By Andrew Brandt
If you received one or more email messages over the past week that claim to contain an attached gift certificate for the Apple iTunes store or an unsolicited résumé, you probably received the latest scam involving the Tacticlol downloader.
The iTunes-themed spam messages use the forged return address of email@example.com and read, in part, You have received an iTunes Gift Certificate in the amount of $50.00. You can find your certificate code in the attachment below. The resume messages simply say Please review my CV, Thank you! — using the abbreviation for Curriculum Vitae, the British analogue to the word résumé.
The Trojan’s ongoing campaign attempts to trick victims into opening Zip-compressed attached files, which themselves contain an executable installer. The attachments almost always use the icon of a Microsoft Word document, and we usually see the Trojan launch an instance of Word and modify the default document template (named normal.dot) in the course of the infection.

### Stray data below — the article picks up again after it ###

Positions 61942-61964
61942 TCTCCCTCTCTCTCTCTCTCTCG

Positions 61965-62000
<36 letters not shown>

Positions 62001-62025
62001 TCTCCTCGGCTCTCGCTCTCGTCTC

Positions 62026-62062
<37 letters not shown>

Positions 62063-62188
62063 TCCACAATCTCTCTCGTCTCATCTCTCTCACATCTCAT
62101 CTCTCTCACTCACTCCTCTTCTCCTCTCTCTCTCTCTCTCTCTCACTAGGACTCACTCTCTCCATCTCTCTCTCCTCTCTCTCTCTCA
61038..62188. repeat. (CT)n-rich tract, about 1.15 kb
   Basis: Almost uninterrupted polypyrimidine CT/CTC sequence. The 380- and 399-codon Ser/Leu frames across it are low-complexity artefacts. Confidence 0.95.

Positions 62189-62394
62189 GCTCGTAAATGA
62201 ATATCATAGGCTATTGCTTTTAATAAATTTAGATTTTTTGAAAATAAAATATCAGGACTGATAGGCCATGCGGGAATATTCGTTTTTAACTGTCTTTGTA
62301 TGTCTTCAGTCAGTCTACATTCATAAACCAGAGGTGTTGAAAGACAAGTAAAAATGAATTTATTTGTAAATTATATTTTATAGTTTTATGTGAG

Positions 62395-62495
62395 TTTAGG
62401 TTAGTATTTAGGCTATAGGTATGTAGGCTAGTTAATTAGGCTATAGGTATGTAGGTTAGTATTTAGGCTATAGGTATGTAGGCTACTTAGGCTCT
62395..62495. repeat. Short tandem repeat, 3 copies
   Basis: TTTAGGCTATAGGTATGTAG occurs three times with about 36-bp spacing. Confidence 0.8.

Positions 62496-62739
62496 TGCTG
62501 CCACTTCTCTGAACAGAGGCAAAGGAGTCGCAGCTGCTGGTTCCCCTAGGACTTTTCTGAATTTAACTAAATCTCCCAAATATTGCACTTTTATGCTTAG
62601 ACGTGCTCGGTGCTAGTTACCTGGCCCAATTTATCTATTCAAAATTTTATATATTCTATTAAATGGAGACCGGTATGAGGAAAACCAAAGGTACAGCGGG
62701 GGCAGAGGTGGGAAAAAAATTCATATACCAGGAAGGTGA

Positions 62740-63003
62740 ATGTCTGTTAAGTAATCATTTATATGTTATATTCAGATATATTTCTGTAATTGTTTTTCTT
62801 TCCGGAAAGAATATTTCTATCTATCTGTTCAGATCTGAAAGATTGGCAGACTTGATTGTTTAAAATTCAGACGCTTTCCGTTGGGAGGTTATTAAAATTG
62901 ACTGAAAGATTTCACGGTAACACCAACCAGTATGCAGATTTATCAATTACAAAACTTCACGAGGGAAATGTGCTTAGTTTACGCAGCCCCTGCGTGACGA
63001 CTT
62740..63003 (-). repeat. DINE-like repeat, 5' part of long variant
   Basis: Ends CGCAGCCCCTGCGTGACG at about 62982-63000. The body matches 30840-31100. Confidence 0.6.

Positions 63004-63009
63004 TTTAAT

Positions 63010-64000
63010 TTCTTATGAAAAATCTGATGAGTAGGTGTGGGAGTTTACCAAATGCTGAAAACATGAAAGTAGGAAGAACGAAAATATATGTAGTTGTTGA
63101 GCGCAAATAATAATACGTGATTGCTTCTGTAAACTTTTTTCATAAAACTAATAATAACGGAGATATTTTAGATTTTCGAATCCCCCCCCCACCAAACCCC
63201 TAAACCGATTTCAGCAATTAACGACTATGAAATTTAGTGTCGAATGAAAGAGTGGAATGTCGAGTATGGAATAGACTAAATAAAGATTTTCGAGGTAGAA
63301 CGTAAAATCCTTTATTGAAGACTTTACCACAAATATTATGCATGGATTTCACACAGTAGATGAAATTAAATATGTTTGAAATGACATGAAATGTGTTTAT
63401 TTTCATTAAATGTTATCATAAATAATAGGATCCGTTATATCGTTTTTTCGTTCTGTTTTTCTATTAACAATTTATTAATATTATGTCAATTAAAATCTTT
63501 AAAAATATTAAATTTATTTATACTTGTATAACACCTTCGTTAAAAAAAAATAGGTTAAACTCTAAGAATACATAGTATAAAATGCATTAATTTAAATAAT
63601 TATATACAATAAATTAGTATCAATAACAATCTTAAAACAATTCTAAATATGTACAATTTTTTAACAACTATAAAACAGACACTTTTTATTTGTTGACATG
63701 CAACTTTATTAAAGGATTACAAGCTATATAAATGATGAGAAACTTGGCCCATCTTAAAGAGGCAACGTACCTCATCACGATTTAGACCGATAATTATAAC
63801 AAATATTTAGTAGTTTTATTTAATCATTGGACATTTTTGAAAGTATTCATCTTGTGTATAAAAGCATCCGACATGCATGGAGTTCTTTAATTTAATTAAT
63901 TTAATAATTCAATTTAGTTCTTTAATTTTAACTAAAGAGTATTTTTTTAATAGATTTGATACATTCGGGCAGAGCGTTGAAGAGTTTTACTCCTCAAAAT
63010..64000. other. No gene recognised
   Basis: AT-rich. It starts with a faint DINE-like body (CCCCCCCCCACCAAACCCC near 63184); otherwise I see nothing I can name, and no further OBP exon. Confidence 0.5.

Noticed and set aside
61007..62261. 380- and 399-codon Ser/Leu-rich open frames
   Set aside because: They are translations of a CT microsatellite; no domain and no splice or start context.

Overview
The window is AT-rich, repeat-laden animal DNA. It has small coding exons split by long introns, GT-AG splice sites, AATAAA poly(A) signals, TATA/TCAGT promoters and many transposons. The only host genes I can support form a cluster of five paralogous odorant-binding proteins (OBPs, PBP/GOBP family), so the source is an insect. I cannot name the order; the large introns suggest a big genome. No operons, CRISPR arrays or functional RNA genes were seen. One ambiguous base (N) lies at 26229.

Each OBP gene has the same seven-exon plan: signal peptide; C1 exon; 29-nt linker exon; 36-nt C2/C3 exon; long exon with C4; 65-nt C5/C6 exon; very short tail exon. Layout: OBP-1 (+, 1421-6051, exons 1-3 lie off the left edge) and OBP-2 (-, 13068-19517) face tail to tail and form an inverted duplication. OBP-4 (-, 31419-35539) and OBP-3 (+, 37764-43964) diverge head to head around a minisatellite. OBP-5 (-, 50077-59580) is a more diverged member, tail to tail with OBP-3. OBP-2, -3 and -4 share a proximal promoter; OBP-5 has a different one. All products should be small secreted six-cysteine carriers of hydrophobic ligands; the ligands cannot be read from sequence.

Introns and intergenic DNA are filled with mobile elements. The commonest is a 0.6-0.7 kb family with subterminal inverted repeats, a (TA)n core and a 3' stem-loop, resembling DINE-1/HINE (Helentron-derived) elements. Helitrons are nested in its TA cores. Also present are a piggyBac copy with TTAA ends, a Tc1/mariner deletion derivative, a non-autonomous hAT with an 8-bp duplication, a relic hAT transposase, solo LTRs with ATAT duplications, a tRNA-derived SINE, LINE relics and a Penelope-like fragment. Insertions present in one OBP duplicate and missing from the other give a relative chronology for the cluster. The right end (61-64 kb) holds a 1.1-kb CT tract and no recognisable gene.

We followed this Trojan down its particular rabbit hole and discovered logs and other files that indicate that, in just one day of operation, the Trojan had infected more than 9000 computers around the world and had begun to download one of three payloads, one of which was immediately identifiable as the prolific spambot we call Trojan-Pushu (aka Pushdo or Cutwail). The other two payloads were a keylogging password stealer, and a rogue antivirus installer.
The campaign is clearly connected to the most recent spamming of something we saw a few weeks ago, in which the message (in hilariously misspelled English) claims the attachment is a recording contract of some kind, with a forged return address of what appears to be a record company. A similar campaign was waged over the past several weeks, in which the recipient was told that the document contains a new password for their Facebook account. However, the end result of opening the alleged iTunes Gift Certificate is no different than opening the Facebook document, the “Conract,” or the shipping label or invoice documents: Instant infection, with the promise of more infections to come.